Although it is preferred to connect the ends of the springs to the center point of the top and bottom surfaces 22, 24 of mass 16, for the reasons described above, the springs 32, 34 may be connected off such center point, even toward the ends of the sides of the top and bottom surfaces 22, 24. Accordingly, for such design, the springs will have legs of greater unequal length than for the preferred embodiment where the spring legs are of almost equal length.
It now will be recognized that a new and improved sensor structure has been disclosed which meets all of the objectives of the present invention, and which incorporates numerous unique features and advantages as set forth herein. Since certain changes or modifications may be made in the disclosed embodiment without departing from the inventive concepts involved, it is the aim of the appended claims to cover all such changes and modifications falling within the true spirit and scope of the present invention.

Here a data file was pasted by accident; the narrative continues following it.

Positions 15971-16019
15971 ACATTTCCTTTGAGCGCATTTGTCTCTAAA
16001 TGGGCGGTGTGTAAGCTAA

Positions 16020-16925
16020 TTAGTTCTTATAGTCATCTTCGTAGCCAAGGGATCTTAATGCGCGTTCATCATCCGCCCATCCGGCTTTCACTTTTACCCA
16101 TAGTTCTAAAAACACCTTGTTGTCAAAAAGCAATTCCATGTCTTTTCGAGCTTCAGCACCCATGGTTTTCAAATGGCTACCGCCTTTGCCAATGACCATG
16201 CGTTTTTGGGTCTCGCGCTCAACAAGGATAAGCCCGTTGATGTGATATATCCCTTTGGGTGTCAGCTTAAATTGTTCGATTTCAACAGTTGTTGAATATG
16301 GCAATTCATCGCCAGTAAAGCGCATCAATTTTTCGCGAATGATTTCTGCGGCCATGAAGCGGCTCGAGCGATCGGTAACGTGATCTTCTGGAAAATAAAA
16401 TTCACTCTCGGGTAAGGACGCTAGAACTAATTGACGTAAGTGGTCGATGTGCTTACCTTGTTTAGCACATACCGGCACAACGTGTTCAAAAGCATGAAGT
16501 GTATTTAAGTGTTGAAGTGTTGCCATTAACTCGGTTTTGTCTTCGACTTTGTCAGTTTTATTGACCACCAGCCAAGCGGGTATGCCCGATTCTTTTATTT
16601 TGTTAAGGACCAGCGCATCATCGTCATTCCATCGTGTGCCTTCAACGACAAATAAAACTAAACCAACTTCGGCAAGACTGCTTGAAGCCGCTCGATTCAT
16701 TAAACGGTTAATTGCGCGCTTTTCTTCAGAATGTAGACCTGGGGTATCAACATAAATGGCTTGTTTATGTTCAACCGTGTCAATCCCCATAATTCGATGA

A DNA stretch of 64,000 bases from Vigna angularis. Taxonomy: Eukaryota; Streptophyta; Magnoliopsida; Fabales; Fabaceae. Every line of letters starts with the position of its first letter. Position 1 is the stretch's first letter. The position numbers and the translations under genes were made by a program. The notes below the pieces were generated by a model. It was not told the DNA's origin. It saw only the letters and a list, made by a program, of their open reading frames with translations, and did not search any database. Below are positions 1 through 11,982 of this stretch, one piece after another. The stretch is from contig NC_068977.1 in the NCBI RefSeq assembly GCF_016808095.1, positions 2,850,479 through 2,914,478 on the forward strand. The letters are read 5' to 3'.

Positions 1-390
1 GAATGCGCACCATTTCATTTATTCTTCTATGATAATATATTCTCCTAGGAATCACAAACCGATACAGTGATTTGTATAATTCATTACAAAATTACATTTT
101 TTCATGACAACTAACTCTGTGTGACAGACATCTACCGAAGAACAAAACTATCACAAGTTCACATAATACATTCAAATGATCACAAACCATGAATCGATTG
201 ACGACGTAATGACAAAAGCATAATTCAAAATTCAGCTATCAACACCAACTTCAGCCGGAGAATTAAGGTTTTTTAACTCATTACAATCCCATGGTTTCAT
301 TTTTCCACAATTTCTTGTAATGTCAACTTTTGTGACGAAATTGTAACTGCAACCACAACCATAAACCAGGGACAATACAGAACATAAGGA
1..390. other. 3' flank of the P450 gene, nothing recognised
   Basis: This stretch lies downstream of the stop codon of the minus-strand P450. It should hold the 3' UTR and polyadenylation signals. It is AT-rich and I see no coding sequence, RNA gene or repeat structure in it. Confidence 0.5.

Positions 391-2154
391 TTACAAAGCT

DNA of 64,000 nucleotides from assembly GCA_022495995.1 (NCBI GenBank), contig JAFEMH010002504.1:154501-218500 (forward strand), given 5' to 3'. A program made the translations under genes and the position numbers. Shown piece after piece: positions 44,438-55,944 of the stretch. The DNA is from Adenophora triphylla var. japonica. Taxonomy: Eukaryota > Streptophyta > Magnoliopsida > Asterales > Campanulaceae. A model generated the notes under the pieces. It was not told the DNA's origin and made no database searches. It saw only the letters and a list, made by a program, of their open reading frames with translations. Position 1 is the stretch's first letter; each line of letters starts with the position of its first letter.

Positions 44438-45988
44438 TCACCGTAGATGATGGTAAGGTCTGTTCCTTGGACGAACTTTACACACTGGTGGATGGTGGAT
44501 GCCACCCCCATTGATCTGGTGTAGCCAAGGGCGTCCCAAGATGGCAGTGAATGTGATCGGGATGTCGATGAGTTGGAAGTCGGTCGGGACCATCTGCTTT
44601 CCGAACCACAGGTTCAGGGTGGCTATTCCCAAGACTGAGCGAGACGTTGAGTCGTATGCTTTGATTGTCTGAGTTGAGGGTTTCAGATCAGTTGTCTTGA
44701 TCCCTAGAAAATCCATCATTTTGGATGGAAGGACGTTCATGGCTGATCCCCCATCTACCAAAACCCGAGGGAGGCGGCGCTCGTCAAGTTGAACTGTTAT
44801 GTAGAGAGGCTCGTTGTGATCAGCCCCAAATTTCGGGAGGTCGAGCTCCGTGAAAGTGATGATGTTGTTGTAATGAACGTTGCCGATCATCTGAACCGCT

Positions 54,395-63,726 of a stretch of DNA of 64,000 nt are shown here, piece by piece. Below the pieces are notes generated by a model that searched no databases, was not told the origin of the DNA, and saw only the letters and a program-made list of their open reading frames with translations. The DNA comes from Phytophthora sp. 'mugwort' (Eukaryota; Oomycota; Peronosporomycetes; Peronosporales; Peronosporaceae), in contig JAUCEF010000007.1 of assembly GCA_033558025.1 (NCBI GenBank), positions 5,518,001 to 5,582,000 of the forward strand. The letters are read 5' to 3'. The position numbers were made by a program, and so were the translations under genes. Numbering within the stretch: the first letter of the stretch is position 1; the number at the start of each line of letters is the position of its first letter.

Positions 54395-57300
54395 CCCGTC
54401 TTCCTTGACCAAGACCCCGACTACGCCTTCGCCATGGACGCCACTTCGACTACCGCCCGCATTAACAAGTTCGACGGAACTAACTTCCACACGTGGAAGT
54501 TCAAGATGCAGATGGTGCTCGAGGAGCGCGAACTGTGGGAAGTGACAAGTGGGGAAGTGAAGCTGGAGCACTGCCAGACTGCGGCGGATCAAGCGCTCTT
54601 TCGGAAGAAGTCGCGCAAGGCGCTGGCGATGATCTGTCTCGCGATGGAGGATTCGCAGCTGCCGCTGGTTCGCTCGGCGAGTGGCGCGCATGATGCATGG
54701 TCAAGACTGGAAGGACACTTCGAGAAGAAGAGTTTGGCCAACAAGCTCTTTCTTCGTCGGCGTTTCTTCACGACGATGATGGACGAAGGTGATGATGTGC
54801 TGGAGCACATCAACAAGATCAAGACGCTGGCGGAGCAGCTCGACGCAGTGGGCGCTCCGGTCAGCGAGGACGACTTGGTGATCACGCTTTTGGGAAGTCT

|Cited Patent||Filing date||Publication date||Applicant||Title|
|US4021766 *||Jul 28, 1975||May 3, 1977||Aine Harry E||Solid state pressure transducer of the leaf spring type and batch method of making same|
|US4071838 *||Feb 9, 1976||Jan 31, 1978||Diax Corporation||Solid state force transducer and method of making same|
|US4144516 *||Jul 21, 1977||Mar 13, 1979||Aine Harry E||Solid state transducer and method of making same|
|US4553436 *||Nov 9, 1982||Nov 19, 1985||Texas Instruments Incorporated||Silicon accelerometer|
|US4597003 *||Dec 1, 1983||Jun 24, 1986||Harry E. Aine||Chemical etching of a semiconductive wafer by undercutting an etch stopped layer|
|US4641539 *||Jul 5, 1985||Feb 10, 1987||Texas Instruments Incorporated||Sensor responding to the action of a force|
|US4679434 *||Jul 25, 1985||Jul 14, 1987||Litton Systems, Inc.||Integrated force balanced accelerometer|